What Is a Standard Drink?

Alcohol in a Standard Drink

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If you want to make sure you are not exceeding the recommended guidelines for safe alcohol consumption, it helps to know what a standard drink is. Moderate alcohol consumption is defined as up to one drink per day for women or two drinks for men.

In the United States, a standard drink is an alcoholic beverage that contains 14 grams of pure alcohol. That is 0.6 fluid ounces of pure alcohol or about 1.2 tablespoons. Alcoholic beverages are not pure alcohol, so a standard drink is usually more than 0.6 fluid ounces.

While there is no standard size for a single shot of alcohol, most contain between 1 to 1.5 fluid ounces.

Ounces in One Standard Drink

Alcoholic beverages contain alcohol as well as water and other ingredients, and there is a difference in the alcohol content among beer, wine, and hard liquor. The equivalent of one standard drink is calculated based on the percentage of alcohol in the drink.

  • Beer and wine coolers: Beer and wine coolers are typically 5% alcohol, and a standard drink is 12 fluid ounces.
  • Cider: Cider is about 6% alcohol, and a standard drink is about 10 fluid ounces.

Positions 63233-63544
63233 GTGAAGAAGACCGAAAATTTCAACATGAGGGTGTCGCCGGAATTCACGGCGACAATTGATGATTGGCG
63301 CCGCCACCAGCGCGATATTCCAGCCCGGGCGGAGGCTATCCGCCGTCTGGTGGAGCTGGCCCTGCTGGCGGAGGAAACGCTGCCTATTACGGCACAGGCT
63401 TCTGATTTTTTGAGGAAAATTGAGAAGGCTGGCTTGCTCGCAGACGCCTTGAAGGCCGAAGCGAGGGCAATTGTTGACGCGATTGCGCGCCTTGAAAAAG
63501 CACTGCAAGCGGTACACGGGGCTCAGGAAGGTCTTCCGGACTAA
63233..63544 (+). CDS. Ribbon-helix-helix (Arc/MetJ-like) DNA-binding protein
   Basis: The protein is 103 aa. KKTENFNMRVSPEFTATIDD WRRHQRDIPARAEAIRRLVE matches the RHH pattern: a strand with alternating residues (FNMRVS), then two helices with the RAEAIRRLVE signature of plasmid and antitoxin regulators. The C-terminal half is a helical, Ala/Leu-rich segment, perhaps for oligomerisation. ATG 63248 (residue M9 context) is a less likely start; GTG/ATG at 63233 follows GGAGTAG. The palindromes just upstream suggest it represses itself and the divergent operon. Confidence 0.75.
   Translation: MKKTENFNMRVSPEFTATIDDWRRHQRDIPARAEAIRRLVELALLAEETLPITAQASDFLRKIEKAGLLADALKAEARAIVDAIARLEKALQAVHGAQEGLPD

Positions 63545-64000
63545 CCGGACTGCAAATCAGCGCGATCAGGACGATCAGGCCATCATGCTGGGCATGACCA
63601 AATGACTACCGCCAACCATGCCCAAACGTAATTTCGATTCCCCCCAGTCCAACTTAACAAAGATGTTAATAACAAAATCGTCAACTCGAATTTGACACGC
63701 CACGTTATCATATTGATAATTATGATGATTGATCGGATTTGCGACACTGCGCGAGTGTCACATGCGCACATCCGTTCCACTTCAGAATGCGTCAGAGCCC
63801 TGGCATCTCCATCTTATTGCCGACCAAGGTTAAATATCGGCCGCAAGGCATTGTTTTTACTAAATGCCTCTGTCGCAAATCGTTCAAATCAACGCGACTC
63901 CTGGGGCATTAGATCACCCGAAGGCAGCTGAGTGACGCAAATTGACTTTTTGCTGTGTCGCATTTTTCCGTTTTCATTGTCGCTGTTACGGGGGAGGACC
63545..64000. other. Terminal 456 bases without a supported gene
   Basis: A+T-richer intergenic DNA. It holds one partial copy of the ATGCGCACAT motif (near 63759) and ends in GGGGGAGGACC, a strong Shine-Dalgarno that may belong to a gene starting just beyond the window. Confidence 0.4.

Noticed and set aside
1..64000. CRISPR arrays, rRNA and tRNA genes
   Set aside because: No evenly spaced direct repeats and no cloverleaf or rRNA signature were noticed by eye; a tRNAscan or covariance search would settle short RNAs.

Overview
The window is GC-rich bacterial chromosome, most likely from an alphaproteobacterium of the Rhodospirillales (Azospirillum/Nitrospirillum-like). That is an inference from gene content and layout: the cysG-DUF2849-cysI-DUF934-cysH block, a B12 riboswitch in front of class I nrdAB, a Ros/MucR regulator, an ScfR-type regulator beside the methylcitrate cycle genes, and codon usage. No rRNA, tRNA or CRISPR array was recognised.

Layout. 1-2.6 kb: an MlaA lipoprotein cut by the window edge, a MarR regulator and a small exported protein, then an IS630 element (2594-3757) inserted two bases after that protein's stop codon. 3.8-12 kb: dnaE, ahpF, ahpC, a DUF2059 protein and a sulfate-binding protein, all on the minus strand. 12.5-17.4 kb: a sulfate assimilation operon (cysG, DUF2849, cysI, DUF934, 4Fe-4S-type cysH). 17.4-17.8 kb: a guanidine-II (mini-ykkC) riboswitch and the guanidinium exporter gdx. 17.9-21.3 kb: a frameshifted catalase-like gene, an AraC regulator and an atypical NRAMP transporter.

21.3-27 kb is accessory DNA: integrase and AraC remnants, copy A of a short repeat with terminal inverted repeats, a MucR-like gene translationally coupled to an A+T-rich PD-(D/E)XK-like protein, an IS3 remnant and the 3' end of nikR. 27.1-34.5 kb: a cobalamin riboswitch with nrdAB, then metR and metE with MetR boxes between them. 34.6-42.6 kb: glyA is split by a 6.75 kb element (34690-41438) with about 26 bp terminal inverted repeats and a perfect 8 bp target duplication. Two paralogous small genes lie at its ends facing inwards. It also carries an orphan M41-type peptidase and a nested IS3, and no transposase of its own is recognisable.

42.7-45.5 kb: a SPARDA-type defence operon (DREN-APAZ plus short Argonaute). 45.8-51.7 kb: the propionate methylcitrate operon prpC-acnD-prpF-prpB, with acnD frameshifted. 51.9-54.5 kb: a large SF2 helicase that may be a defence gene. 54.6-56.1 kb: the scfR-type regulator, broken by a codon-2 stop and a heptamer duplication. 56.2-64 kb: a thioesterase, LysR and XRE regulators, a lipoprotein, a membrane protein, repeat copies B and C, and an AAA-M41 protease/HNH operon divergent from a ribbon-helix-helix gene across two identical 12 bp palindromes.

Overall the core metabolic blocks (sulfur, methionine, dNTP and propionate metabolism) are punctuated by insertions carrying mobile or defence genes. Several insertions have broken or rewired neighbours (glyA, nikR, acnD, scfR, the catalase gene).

• Malt liquor: Malt liquor is approximately 7% alcohol, and a standard drink is 8 to 9 fluid ounces.
  • Wine: Table wine can be 12% alcohol, making 5 fluid ounces a standard drink, however other types of wines can be more than 14.5%. Fortified wines, such as sherry or port, are stronger (about 17% alcohol), and a standard drink is 3 to 4 fluid ounces.
  • Liqueur: Liqueurs, cordials, and aperitifs are about 24% alcohol. A standard drink is 2 to 3 fluid ounces.
  • Spirits: Spirits are typically 80 proof, which means that they contain 40% alcohol. A standard drink, or a shot, of whiskey, gin, vodka, or brandy is 1.5 fluid ounces.

Sometimes, different brands of alcoholic beverages vary in their actual alcohol content. Check the label to know the exact percentage of alcohol in your drink.

Ounces Per Bottle

When you purchase beverages in their containers, rather than in a cup or glass, you will have more than one standard drink. Whether you plan to share among a group, drink by yourself, finish the bottle all at once, or drink it on several different occasions, it is helpful to know how many drinks there are in a container of alcohol.

  • Beer: There is one standard drink in a regular 12-ounce can or bottle of beer, and one and a half standard drinks in a 16-ounce "tall boy." Another container, referred to as a "40," has 40 ounces of beer, which is the equivalent of three and a half standard drinks.
  • Malt liquor: Malt liquor contains more alcohol than regular beer. A 12-ounce can or bottle of malt liquor contains one and a half standard drinks and a 40-ounce container of malt liquor contains four and a half standard drinks.
  • Wine: A 750 ml wine bottle contains at least five standard drinks. A bottle of fortified wine, such as sherry or port, contains almost eight standard drinks.

How Many Shots Are in a Fifth?

A fifth usually refers to a 750 ml or 25.4-ounce bottle. This size bottle contains just over 17 1.5-ounce shots.